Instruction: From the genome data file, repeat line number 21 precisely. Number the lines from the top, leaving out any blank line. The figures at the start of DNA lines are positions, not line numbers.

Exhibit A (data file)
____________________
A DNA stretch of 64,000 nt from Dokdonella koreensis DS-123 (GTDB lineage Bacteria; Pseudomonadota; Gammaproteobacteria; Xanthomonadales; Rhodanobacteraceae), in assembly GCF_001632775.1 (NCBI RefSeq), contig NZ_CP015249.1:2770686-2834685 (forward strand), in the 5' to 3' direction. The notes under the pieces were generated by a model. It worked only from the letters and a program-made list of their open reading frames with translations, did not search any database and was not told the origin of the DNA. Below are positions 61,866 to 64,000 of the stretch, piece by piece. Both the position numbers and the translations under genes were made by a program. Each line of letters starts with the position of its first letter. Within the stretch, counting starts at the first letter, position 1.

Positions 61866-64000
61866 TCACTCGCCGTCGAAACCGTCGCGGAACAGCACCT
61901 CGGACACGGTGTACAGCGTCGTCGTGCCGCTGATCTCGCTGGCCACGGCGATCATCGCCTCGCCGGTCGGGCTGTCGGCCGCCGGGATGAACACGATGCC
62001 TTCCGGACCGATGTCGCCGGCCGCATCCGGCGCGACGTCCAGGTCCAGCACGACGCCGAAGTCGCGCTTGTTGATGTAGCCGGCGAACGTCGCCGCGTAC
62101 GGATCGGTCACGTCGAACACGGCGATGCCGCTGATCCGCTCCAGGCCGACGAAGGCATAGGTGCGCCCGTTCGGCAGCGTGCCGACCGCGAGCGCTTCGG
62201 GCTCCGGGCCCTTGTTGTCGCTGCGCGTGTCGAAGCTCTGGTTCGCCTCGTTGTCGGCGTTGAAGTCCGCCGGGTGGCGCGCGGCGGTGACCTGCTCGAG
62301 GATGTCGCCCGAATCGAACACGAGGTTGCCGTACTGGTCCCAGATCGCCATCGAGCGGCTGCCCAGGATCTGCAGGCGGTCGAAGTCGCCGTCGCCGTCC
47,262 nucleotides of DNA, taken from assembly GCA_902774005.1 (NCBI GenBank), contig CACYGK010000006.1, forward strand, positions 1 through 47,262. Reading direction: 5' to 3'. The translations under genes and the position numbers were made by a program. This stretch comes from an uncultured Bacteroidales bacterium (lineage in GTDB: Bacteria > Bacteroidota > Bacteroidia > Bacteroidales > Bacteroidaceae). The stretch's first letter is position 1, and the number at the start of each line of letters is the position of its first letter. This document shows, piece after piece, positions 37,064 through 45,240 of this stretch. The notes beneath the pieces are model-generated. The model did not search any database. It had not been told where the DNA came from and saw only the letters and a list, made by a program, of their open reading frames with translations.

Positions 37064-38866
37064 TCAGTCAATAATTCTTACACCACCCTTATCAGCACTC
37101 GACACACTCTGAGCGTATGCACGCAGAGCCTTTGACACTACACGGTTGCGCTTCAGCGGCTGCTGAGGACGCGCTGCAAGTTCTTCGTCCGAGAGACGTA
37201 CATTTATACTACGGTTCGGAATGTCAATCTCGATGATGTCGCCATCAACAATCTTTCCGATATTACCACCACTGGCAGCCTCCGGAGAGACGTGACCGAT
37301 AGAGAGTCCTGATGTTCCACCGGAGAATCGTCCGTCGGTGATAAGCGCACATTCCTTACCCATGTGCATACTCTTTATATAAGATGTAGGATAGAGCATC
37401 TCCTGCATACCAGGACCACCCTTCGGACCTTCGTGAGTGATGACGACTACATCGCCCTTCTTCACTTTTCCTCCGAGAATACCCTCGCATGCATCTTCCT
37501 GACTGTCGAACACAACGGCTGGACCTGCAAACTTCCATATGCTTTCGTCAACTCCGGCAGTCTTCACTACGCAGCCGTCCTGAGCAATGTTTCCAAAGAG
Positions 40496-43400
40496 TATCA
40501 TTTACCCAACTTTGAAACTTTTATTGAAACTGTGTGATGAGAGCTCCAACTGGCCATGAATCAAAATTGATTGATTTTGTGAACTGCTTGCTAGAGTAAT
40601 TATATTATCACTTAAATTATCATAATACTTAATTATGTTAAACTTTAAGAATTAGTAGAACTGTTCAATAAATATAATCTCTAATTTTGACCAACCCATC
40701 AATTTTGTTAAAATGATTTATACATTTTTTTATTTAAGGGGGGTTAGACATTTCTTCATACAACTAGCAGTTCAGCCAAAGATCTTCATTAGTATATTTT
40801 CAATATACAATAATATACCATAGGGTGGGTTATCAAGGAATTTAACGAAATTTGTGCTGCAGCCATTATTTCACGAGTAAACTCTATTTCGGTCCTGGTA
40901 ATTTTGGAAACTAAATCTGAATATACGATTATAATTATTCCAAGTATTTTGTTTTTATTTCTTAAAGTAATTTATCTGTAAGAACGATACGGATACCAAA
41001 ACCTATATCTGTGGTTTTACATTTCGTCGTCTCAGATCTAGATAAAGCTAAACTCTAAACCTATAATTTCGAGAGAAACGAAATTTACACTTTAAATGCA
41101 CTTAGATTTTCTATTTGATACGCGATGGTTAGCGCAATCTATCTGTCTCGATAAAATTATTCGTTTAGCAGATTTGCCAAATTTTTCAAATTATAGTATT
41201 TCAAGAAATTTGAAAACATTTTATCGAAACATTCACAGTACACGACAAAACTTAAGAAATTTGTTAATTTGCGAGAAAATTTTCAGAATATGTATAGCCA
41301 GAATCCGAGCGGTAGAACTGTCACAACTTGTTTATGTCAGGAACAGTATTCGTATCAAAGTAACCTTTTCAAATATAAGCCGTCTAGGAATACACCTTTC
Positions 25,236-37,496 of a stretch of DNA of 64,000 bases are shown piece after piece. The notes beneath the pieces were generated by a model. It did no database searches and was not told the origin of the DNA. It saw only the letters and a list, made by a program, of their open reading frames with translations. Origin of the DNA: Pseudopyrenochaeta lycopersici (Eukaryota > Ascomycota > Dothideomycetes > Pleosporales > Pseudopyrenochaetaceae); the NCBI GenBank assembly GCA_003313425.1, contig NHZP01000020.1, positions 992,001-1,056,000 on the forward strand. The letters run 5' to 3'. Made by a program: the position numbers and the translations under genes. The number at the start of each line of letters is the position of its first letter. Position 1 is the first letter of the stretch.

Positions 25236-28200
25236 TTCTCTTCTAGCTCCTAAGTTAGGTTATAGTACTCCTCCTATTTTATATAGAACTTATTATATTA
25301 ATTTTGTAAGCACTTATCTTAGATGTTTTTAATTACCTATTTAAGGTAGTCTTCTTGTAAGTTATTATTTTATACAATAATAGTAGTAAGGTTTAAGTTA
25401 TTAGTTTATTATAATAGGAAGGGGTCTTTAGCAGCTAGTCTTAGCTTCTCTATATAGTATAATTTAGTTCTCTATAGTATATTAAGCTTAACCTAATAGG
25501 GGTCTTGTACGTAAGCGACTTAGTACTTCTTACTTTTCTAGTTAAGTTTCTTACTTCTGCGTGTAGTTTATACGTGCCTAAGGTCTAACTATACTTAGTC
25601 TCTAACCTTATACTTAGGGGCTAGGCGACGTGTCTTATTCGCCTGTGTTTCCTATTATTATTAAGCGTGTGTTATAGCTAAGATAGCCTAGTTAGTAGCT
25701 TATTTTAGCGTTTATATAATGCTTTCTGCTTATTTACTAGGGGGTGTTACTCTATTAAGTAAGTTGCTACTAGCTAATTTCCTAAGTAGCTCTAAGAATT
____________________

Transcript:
40701 AATTTTGTTAAAATGATTTATACATTTTTTTATTTAAGGGGGGTTAGACATTTCTTCATACAACTAGCAGTTCAGCCAAAGATCTTCATTAGTATATTTT